By 1884, and completed 1887 further extensions took place, creating a new block for idiot and imbecile children adjacent to the female wing, blocks for epileptics on either side, a reservoir and fire station, stable yard and an isolation hospital with a distinctive pyramidal roofline. A stone chapel and mortuary were also constructed.

With the onset of World War I, the institution accommodated some of the inmates evacuated from the Norfolk County Asylum, until 1916, when Berrywood was also turned over to war use and its own population distributed across East Anglia and the East Midlands. As the Duston War Hospital, the asylum was put to extensive use for military cases being treated and recovering from injury. Many images survive of the hospital during this period of use. However, peace brought a return of the building and a return of its patient population. A change of name from asylum to mental hospital was to mark another period of growth and during the 1930s, extensions took place. These took the form of a new nurse’s home, refurbishment of some of the staff residences, a new admission hospital (now the Pendered Centre) with two villas for male and female convalescent patients, sited on an adjacent site, away from the main complex.

Following World War II, ownership of the site passed to the National Health Service and the hospital, then known as St Crispin, reached its highest number of occupants. Two new villas for female working patients (Grafton and Eden Lodges) were constructed south of the female wing in 1954. The grounds to the south of the hospital farm was developed for mental handicap services during the early 1970s and was to be one of the last major long stay facilities of its kind in England. Named the Princess Marina hospital, it provided a home for a number of Northampton patients previously resident at Bromham Hospital in Bedfordshire and although adjacent to St Crispin, it was located within the Upton parish and access from the south. Kent Road, a drive which had pre-existed the new hospital was retained and adapted as the main access route, with an entrance off road to the south. Some facilities, particularly the laundry, were centralised and expanded at St Crispin. A social club for staff was sited close to a remodelled entrance onto Berrywood Road.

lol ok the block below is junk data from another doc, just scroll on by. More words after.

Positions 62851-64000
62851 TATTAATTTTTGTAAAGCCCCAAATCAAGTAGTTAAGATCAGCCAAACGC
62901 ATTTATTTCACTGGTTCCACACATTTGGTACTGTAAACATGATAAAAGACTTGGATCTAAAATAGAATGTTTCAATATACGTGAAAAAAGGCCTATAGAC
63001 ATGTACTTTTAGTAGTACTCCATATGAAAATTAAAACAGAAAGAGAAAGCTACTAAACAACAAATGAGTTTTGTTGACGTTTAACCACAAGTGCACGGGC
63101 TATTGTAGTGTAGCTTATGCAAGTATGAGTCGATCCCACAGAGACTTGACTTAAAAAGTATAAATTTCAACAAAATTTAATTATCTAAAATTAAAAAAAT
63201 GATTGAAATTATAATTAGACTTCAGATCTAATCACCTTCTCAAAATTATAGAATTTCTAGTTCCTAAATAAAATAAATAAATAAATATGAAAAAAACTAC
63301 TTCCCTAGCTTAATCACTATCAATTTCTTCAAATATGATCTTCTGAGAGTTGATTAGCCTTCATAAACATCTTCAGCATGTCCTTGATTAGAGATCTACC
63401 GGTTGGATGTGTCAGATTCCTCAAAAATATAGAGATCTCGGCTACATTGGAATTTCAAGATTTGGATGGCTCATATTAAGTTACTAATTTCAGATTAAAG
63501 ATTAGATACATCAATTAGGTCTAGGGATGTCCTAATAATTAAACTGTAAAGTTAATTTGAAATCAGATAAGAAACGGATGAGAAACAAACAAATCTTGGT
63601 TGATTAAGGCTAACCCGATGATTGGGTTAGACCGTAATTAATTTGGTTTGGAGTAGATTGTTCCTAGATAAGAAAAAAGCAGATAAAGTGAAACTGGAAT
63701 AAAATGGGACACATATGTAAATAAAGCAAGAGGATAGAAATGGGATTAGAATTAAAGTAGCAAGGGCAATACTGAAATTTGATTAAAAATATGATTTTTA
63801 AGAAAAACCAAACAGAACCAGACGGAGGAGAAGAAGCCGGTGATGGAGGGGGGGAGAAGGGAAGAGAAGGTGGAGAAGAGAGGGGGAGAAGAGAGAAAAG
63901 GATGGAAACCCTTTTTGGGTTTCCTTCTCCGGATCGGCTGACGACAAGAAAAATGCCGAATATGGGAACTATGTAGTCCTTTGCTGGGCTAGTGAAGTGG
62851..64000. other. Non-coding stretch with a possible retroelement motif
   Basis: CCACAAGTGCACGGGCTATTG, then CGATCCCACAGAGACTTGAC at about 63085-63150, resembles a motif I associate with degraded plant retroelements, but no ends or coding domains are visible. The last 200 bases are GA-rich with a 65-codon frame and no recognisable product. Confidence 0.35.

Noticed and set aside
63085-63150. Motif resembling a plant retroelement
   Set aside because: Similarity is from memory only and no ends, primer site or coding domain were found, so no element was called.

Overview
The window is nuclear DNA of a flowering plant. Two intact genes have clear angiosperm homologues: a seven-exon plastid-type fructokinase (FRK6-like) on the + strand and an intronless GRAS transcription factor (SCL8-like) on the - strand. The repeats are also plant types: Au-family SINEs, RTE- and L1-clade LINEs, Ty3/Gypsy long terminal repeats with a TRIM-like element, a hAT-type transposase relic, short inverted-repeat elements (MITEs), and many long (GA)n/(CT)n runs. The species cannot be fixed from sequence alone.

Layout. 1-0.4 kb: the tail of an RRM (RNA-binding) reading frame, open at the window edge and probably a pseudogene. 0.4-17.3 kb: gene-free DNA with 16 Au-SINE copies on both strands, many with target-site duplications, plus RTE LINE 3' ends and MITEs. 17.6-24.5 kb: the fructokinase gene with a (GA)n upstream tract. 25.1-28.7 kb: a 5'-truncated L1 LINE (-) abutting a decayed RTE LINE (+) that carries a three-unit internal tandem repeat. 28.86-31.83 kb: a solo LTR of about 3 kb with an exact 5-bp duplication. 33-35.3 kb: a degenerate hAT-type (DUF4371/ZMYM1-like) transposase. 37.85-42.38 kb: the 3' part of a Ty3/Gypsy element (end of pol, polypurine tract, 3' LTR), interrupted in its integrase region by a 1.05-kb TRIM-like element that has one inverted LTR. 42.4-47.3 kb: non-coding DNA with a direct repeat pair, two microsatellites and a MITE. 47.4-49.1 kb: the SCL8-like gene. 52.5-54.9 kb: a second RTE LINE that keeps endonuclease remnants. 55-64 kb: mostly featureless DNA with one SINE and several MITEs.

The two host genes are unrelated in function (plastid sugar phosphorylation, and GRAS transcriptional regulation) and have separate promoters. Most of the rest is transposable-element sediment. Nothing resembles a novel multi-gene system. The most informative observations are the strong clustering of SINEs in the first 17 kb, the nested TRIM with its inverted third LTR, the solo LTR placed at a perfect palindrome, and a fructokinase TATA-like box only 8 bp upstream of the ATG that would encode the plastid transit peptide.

St Crispin Hospital briefly entered the news when a fire killed a six patients who were resident on Schuster Ward, within the main building.

Sectorisation and then reprovision led to the relocation of services away from the St Crispin site, with separate services being developed at Kettering and Milton Keynes, as well as elsewhere within Northampton itself.

During the early 1990s at the outbreak of the First Gulf War, several closed wards were upgraded ready to admit any injured members of the armed forces should the need arise but this was never required. The hospital gradually contracted as wards became disused, eventually leaving those located within the Pendered Centre and the main building was closed in 1995.

Its chapel was decorated by the Northampton artist Henry Bird. Following the Hospital’s closure the Chapel was purchased by the Greek Orthodox Church and is now in regular use by the Greek Orthodox Community in Northampton.